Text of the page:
The topics of peace and division have been on my mind lately. In part, this is due to some of my research along those lines this semester (see last week’s post for more on that). But the themes are present outside of the classroom as well. Online interactions show us that division is prevalent in our world, and the bitterness with which people divide makes peace seen almost a myth. And sadly, the church isn’t immune from such struggles to live in unity.
This week, as I finished reading Romans, I noticed how often Paul speaks of peace. After building a robust picture of “the power of God for salvation to everyone who believes” (Romans 1:16), Paul devotes the latter section of his letter to practical matters. He begins with a call for personal surrender to God before immediately calling for humility and service in community (Romans 12:1-8). He calls for peace and love for friends and enemies (12:9-21). He calls for honor toward authorities, love toward neighbors, and purity in conduct (Romans 13). He then calls for peace and acceptance among disagreeing believers, rooting his call in the model of Jesus (14:1-15:13). He ends the letter with some discussion of his ministry and future plans, some greetings, a final call for unity, and a closing blessing (15:14-16:27).
There are many things to ponder in these chapters, but one common thread throughout the whole is Paul’s concern for peace. “Live in harmony with one another” (12:16). “If possible, so far as it depends on you, live peaceably with all” (12:18). “So then let us pursue what makes for peace and for mutual upbuilding” (14:19). “I appeal to you, brothers, to watch out for those who cause divisions and create obstacles contrary to the doctrine that you have been taught; avoid them” (16:17). Paul also includes harmony and peace in three blessings he writes to the church (15:5-6, 13, 33). Peace within the church seems to be a big deal for Paul.
In the face of so many apparent divisions in our world and within our churches, we can easily feel discouraged. We may sympathize with Paul’s desire for unity, but we may see peace as a lost cause, something long gone and out of reach. Try as we might, we cannot bring about the peace we so desperately seek.
Paul’s words may settle our spirits. Near the end of his letter, he writes, “The God of peace will soon crush Satan under your feet.” (Romans 16:20). A few things stand out here.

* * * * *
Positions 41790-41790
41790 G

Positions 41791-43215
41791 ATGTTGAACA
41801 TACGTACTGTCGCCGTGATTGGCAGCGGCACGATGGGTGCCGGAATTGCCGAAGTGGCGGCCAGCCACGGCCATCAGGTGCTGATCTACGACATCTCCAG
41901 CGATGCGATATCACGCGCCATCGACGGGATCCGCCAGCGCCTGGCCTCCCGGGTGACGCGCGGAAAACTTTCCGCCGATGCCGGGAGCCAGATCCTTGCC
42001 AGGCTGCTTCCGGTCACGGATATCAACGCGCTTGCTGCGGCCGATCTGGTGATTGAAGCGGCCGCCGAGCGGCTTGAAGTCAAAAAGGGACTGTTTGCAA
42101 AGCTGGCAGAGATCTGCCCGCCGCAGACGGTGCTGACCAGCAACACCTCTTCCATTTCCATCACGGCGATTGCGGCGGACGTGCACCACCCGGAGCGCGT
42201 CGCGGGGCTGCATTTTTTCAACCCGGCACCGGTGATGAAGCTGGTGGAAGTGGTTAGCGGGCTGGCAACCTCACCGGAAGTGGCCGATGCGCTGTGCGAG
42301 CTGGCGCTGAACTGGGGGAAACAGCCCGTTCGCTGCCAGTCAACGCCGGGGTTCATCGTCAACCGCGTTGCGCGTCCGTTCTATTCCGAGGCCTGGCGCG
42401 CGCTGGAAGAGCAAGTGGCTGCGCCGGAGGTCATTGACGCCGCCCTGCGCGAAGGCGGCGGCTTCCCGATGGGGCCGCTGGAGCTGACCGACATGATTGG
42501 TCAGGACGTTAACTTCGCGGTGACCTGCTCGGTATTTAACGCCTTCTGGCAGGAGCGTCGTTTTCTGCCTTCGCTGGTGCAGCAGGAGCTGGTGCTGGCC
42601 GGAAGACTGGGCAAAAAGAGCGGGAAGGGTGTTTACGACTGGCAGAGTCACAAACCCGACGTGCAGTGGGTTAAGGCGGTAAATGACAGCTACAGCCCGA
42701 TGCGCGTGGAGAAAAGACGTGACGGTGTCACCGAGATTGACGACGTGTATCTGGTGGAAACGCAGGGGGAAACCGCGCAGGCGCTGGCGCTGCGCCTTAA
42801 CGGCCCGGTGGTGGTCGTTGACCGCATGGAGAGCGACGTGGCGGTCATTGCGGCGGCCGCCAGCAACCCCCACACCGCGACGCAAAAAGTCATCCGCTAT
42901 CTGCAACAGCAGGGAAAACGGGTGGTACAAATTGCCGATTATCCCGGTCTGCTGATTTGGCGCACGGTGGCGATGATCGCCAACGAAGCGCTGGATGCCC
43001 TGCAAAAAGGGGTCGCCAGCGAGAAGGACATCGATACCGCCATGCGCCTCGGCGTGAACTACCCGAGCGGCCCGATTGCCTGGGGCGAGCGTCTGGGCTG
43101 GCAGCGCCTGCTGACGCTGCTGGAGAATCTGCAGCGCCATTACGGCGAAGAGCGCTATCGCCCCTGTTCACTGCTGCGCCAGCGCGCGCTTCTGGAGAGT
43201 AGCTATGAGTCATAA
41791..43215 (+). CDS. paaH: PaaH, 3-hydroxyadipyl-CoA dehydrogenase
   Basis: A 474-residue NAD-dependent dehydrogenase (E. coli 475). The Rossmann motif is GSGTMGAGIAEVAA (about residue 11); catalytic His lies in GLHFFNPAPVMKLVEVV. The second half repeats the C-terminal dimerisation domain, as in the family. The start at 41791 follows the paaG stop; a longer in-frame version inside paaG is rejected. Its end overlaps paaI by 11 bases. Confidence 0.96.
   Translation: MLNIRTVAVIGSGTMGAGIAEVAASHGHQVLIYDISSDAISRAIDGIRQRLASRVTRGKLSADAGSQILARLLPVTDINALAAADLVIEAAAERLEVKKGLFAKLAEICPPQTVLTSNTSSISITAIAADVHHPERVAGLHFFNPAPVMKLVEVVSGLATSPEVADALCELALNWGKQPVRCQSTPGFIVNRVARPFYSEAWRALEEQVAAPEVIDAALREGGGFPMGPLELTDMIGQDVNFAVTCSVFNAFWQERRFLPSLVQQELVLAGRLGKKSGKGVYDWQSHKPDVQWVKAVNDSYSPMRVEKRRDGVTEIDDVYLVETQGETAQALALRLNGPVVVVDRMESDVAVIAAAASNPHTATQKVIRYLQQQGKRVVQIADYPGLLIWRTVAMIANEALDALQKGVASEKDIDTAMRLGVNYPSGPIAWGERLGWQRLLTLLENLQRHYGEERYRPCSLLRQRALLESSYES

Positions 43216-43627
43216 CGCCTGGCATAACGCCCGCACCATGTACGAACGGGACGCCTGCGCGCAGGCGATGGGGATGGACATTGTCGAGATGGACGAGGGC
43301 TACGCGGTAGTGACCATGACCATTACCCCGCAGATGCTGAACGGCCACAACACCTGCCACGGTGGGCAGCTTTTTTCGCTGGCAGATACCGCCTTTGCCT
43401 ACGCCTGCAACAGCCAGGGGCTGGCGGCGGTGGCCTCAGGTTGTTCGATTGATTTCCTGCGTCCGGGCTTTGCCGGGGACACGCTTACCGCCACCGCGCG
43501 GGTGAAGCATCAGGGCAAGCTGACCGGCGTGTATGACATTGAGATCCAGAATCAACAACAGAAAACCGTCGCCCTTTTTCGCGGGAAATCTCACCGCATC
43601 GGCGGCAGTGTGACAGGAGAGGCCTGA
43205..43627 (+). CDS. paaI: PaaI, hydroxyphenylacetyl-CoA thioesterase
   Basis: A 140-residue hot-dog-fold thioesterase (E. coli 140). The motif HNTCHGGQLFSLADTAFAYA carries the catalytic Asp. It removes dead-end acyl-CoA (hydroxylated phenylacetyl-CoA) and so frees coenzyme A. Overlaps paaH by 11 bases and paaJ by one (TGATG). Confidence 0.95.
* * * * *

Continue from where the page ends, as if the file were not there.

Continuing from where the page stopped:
First, God will crush Satan. Paul just appealed to the church to be watchful for divisive people (Romans 16:17-18). Within the context of his call for harmony and unity within the body, Paul seems to see Satan as the bringer of disunity, the source of at least some of the church’s present concerns. Now, he promises that God will crush Satan, that the one who tempted Eve to choose division will be defeated. Division may be strong, but God will overcome. Indeed, in Christ, the greatest division between God and man has been mended. We are reconciled with God through Christ (2 Corinthians 5:17-21). Reconciliation wins.
Second, the God of peace will crush Satan. Yes, God is God of peace. Jesus came as the Prince of Peace. The Spirit comforts us, bringing peace to storm-tossed souls. But Paul does not mean to imply that God avoids conflict or overlooks sin. The Lord is not weak or witless when it comes to what must be done to secure peace. Because he is the God of peace, he will crush the enemy. The God of peace does not fear the fight; the God of peace wins.
Third, the God of peace will soon crush Satan under the feet of the church. God’s people share in his victory, overcoming because he has overcome. In our own strength, we may be powerless before the foe, yet, “If God is for us, who can be against us?” (Romans 8:31). The Lord reigns from eternity past, now, and forevermore. In Paul’s words, “we are more than conquerors through him who loved us” (Romans 8:37).
Division is indeed a distressing threat. It presses upon us from every side, finding subtle ways to separate souls. But the God of peace is undaunted. So pray for peace, work for peace, hope for peace, but, ultimately, trust in the God of peace and in his power to accomplish his will in the world.